EVERETT, Wash. — A veteran firefighter with the Everett Fire Department has filed a lawsuit against the City of Everett alleging he was discriminated against by his coworkers and superiors because he's Black.
Jason Anderson was hired in 2003, and at that time he was only the fourth or fifth Black firefighter ever hired by the department, according to the civil rights lawsuit filed on Jan. 13 in U.S. District Court in Seattle.
Soon after he started, his coworkers and supervisors began making comments about his race and color, including his then-captain who said he was the "whitest Black guy he'd ever seen," court documents said.
A sticker of a gorilla dressed as a firefighter also appeared on Anderson's locker at the firehouse, according to court documents, promoting one of the oldest racist stereotypes that compares Black people to apes.
According to the lawsuit, when Anderson reported the harassing conduct to his battalion chief in 2019, he was told, "we've all heard offensive comments" and to "suck it up."
Anderson later reported the harassment to the department's chief, as well as the city's human resources department and the mayor.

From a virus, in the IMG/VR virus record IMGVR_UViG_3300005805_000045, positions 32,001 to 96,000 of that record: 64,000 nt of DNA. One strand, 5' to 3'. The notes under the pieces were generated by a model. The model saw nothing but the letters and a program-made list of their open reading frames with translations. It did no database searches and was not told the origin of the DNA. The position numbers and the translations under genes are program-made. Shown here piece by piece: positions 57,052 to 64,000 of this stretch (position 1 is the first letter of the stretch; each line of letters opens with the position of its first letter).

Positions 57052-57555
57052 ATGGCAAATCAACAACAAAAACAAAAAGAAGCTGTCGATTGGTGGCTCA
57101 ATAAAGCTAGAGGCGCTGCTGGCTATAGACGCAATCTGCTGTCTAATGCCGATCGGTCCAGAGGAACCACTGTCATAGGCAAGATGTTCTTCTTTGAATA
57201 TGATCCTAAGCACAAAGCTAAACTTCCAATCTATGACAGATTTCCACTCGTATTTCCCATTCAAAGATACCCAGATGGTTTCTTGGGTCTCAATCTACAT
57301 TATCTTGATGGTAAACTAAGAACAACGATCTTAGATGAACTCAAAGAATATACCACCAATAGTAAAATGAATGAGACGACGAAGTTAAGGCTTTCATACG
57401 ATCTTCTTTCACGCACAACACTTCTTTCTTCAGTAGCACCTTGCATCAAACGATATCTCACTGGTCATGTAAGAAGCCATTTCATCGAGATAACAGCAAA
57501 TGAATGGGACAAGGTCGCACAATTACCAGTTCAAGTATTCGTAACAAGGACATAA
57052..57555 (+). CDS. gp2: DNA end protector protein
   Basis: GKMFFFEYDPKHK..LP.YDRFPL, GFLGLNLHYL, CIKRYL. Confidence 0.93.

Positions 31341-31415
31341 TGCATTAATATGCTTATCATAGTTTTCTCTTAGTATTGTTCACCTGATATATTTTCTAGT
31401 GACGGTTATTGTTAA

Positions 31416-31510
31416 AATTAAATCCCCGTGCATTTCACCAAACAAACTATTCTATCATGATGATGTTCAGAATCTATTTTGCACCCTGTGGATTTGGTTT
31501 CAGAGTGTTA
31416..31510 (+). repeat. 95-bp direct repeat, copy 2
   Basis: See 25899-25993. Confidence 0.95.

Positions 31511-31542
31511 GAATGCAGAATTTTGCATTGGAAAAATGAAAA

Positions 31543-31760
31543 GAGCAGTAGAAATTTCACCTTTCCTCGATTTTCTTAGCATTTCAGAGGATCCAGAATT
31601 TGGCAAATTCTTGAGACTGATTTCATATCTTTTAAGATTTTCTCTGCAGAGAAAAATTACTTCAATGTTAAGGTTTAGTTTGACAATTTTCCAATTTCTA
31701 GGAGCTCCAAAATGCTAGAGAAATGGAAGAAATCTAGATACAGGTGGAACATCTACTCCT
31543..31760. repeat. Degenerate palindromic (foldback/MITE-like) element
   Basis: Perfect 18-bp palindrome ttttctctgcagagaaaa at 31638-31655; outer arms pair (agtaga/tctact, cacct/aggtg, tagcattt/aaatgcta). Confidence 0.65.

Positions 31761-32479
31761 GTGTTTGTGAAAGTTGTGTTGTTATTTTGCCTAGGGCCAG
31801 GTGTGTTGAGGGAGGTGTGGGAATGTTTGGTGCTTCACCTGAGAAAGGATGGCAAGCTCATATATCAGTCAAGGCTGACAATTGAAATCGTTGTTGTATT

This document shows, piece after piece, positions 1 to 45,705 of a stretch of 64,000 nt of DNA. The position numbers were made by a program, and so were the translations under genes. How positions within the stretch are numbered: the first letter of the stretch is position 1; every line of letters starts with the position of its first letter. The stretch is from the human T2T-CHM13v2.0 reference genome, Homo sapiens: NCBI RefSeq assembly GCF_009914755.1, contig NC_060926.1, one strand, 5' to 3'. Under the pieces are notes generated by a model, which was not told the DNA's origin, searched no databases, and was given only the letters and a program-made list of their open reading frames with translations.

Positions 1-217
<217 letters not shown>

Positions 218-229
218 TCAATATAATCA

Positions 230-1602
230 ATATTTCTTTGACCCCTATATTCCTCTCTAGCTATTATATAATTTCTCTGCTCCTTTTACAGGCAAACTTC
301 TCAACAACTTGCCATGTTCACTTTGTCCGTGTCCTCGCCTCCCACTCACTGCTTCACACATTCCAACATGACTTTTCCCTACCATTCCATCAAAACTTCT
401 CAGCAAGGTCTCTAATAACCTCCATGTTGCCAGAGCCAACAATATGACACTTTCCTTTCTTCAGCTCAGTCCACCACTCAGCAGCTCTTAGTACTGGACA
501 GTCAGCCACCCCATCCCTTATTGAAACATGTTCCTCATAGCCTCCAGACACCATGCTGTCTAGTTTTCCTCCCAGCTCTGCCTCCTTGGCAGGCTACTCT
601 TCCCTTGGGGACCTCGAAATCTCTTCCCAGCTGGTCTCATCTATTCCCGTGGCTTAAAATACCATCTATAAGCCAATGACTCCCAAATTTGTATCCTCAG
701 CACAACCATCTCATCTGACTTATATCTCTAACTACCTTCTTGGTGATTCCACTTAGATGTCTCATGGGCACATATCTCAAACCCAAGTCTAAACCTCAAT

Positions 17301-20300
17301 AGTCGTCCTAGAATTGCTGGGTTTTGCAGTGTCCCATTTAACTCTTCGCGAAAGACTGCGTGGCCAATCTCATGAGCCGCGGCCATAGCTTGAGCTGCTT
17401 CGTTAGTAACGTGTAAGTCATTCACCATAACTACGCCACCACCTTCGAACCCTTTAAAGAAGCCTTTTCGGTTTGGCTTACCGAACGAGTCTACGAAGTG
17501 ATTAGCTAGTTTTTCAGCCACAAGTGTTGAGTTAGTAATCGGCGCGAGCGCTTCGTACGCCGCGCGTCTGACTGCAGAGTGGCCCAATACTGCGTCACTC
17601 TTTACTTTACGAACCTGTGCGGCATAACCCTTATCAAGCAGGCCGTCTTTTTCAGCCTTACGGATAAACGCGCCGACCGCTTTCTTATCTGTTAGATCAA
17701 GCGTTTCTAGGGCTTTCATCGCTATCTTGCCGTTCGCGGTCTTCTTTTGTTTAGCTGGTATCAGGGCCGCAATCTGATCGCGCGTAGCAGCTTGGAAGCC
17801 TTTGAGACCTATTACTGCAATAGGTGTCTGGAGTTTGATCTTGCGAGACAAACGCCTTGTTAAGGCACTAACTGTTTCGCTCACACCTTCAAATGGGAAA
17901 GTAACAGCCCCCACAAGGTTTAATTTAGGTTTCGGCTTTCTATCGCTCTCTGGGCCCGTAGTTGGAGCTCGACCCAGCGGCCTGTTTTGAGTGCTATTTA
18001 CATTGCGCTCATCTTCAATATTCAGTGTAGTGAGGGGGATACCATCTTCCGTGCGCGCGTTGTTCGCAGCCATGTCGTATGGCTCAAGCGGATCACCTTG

Not only did the city not take any corrective action, according to the lawsuit, but after Anderson made the report, a fire department captain sent an email telling firefighters to, "resist adding outrage culture into the amazing work environment that we have."
Since then, the lawsuit said Anderson has received the "silent treatment" at work and he has been unfairly scrutinized and downgraded in his performance.
Anderson is suing the city for compensatory and punitive damages.
The City of Everett released the following statement to KING 5 regarding the lawsuit: "The City of Everett strives to provide a safe and inclusive work environment for all of our employees. We have zero tolerance for harassment and discrimination. We take these allegations seriously and are investigating them thoroughly."